(Note: Eva Rice is the daughter of Sir Tim Rice, British lyricist and author, known mostly for his musical collaborations with Lord Andrew Lloyd Webber!)

"The Lost Art of Keeping Secrets" by Eva Rice, published in 2005 is available on Kindle from Amazon, Nook from Barnes & Noble, other eReader formats from Kobo, as an iBook from iTunes, in paperback from The Book Depository, or from an IndieBound store near you.

This is a slightly revised version of my review that first appeared on Curious Book Fans, and on Dooyoo under my username TheChocolateLady. This review also appeared on {the now defunct} Yahoo! Contributor Network.

Sunday, January 25, 2015

21 days on an Ocean Liner with an 11-year-old boy

The Cat's Table by Michael Ondaatje

Michael Ondaatje (author of "The English Patient"), has a distinctively unique style to his writing. His literary voice is poetic and fluid, yet also highly accessible. This comes through in all his writing, giving his work a deceptively simplistic feel, while remaining evocatively beautiful. However, he also likes to surprise his readers in the way he constructs his books, and each one is a bit different from his others. For instance, his previous two novels, Anil's Ghost and Divisadero, are almost conventionally structured. Other of his works, including this novel, are more like series of vignettes with lines of disjointed dialog or poetry, not all of which follow a direct timeline. While this may sound like it could be confusing, Ondaatje's artistry is in that the reader never feels like they aren't sure of when and where the action is taking place. This he does with the language alone, without any superfluous background information or details.

Michael, the narrator of this story, is an 11-year old boy, traveling on the ocean liner The Oronsays, from his birthplace in Sri Lanka to rejoin his mother in London in the early 1950s. On board he finds two other boys his age - the brash and bold Cassius, and Ramadhin, the delicate boy with a heart condition. For their meals, these three eat at the lowliest of tables on the ship - known as The Cat's Table. The voyage is three weeks long, giving them more than enough time to have many adventures and forge life-long friendships. These boys, along with a mixed group of very colorful adult travelers turn their voyage into both an education and an adventure.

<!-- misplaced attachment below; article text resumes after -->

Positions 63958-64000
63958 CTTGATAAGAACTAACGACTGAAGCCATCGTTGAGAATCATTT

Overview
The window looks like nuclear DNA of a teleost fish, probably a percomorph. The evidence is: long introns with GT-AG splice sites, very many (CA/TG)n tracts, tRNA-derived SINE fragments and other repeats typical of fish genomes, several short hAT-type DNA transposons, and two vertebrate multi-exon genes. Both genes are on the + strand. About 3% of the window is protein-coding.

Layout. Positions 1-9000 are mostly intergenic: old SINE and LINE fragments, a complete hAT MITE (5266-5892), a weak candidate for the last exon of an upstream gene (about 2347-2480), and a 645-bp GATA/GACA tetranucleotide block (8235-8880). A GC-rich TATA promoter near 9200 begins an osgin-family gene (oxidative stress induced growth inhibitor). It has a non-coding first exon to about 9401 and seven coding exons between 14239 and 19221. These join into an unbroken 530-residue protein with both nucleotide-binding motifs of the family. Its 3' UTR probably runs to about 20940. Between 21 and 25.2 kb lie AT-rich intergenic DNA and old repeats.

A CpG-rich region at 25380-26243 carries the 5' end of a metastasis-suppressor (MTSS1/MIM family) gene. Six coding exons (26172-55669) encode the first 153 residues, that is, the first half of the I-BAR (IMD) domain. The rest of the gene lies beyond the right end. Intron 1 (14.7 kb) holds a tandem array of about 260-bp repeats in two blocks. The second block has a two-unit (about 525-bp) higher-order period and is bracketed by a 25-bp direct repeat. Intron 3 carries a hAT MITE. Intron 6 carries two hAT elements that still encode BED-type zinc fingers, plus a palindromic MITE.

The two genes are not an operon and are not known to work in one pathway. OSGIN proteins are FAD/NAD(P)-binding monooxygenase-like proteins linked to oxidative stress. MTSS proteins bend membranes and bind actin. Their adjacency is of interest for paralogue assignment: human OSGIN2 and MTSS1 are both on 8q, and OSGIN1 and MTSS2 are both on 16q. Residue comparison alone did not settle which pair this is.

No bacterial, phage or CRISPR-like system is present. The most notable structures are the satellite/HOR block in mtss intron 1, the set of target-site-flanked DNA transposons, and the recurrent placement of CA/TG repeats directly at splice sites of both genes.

Apparently, in those days, it wasn't uncommon for boys to travel like this unaccompanied. Of course, there is one adult passenger to keep an eye on him - an acquaintance of his uncle's - Flavia Prins - traveling in first class. Not long after the journey begins, he finds an older distant cousin on board - Emily. Along with these two women, we get a slew of characters that all touch the lives of these boys in different ways. Since these youngsters wear their innocent curiosity on their sleeves, those they meet aren't passengers alone. The reader then becomes acquainted with a conglomeration of characters from the ailing millionaire in first class, right down to the transport of a dangerous prisoner going to trial and many more in between - including workers on both the ship and the shores they come to. Combine this with the vignette composition of the book, tied together with the boys' investigations, and you end up with a kaleidoscope view of this vessel and voyage, which progresses in chronological order.

Within all this, we also get the narrator interspersing events that are more recent, in a type of autobiography showing the effect this had on his later life. This means that he also includes key events that happened long after his arrival in England, which would never have been had he not taken that particular ship on that specific sailing. In essence, he shows the reader how that trip molded both his personality and his life. It is interesting to note that Ondaatje actually had a voyage very much like this in his real life. He was born in Sri Lanka (which was Ceylon at the time), and he did sail to England at that age. Ondaatje puts even more of his life in this story, by naming the narrator after himself as well as having him become a writer as an adult who moves to Canada. While that is where (according to the author's notes) the similarities end, the deeply personal feel of this book is ultimately obvious.

With all this included, one might assume that this is some sweeping saga with hundreds of chapters. However, this is where the real surprise is, since Ondaatje does all this in less than 300 pages of nicely spaced lines printed in a clear, normal-sized font. Therefore, while the scope of this book seems vast, the economy of the prose along with the careful use of suggestive language is what makes this into a cohesive piece that the reader will sail through it - both literally and figuratively.